The program delivers guaranteed viewership of ads based on the traditional print standard of CPM, or cost per thousand. The new strategy was announced two weeks after AOL became the main advertising agent for Netscape Communications' highly trafficked Web site.
AOL's previous advertising program was limited to displays on only a few hard-to-find screens or within specific content providers' areas, and most of the advertisers were already signed up as content providers, a spokeswoman said.
The program announced today will allow advertisers to buy space throughout AOL's proprietary service, as well as its Web site. Advertisers will also be able to build custom areas, such as shopping rooms, on AOL.
The company is focusing on expanding its advertising revenue just as it comes under heavy fire for its billing practices, which the Federal Trade Commission has begun investigating after users filed class-action lawsuits in several states.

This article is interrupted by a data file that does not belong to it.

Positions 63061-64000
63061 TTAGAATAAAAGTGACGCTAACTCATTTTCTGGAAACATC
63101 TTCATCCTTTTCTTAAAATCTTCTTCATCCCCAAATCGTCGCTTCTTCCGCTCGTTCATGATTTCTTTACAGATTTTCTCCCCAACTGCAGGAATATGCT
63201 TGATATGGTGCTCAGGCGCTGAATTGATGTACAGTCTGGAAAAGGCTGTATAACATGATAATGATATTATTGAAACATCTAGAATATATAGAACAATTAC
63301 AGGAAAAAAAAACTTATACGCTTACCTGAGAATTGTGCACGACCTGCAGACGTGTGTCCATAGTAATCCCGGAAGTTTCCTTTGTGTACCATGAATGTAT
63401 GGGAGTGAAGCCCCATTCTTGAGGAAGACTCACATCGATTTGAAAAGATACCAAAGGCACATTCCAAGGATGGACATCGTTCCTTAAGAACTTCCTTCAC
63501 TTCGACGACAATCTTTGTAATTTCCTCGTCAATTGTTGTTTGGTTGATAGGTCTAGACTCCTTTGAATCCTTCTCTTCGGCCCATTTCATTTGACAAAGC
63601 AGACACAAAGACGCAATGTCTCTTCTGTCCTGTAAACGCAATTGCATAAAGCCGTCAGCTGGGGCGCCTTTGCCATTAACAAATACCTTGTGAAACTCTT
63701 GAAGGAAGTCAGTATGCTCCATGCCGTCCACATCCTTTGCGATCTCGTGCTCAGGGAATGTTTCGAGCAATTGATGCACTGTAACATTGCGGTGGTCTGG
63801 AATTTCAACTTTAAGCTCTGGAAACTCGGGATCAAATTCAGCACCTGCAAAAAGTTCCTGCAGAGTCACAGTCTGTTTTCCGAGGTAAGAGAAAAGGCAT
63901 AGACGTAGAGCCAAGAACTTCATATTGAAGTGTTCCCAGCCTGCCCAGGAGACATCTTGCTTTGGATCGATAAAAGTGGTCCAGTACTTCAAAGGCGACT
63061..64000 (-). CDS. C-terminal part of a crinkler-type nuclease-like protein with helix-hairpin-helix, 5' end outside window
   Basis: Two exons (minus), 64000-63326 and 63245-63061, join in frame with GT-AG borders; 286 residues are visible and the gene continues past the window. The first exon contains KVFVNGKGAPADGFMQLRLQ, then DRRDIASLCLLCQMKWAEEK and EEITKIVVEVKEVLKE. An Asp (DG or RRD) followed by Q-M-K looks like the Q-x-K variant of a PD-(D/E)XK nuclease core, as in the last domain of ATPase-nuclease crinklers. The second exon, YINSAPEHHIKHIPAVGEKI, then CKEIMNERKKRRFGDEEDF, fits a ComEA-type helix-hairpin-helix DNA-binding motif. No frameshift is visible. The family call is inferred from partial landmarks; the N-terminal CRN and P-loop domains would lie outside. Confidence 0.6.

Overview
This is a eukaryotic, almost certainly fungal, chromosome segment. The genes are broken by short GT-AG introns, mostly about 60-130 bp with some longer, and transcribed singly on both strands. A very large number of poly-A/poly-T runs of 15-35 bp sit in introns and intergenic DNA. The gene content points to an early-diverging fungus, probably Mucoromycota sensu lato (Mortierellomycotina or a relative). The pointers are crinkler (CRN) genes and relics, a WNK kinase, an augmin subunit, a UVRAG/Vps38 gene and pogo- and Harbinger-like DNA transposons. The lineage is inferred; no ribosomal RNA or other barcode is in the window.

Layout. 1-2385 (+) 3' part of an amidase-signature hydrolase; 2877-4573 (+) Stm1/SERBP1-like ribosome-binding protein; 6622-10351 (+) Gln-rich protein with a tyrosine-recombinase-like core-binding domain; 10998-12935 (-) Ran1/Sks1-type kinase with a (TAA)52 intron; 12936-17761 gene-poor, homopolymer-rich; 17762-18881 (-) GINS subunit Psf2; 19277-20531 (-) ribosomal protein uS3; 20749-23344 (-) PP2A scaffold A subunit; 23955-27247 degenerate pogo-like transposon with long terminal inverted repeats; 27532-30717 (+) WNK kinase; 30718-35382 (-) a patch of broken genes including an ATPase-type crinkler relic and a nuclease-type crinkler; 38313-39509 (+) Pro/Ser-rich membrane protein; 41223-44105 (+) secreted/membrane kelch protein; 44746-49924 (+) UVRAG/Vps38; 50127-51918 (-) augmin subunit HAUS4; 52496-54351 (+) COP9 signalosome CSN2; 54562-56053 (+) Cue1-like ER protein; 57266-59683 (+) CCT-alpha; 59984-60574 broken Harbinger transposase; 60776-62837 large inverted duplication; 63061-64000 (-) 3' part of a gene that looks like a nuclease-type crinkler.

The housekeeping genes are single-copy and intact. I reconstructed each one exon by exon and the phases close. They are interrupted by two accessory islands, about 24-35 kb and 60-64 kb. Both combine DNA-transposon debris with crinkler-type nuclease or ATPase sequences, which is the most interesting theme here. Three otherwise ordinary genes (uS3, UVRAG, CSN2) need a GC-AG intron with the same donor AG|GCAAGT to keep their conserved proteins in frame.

The company also underwent a management shakeout today as AOL president and COO William Razzouk resigned. The reason Razzouk gave for quitting was his unwillingness to move his family from Memphis to Washington, D.C. But in his wake, AOL chairman and CEO Steve Case will take over all of his responsibilities, saying in a prepared statement that it "would be helpful to AOL" for him to take a more active role in day-to-day operations.
The internal changes did not seem to faze the stock market, where AOL closed at 42-1/2, up 3/8 from yesterday. But the company has not likely seen the last of its financial obstacles.
The nascent Web advertising market is proving stubbornly unprofitable, and there are no estimates yet of how much AOL stands to gain by opening its proprietary service to advertising. The company is hoping to attract advertisers by guaranteeing 150,000 "impressions"--defined by AOL as "actual page views"--for $9,000 a month.
On the AOL Web home page, 1 million guaranteed impressions cost $20,000, the same as what Netscape now charges, although that rate is expected to go down in the next few weeks. AOL's ad rates may change as well: the rate card posted now will expire on June 30, and a company spokeswoman would not comment on upcoming changes.
To track viewership and establish credible rates, AOL has hired Nielsen Media Research to audit and verify AOL's internal audience measurement systems and to help set up additional tracking systems.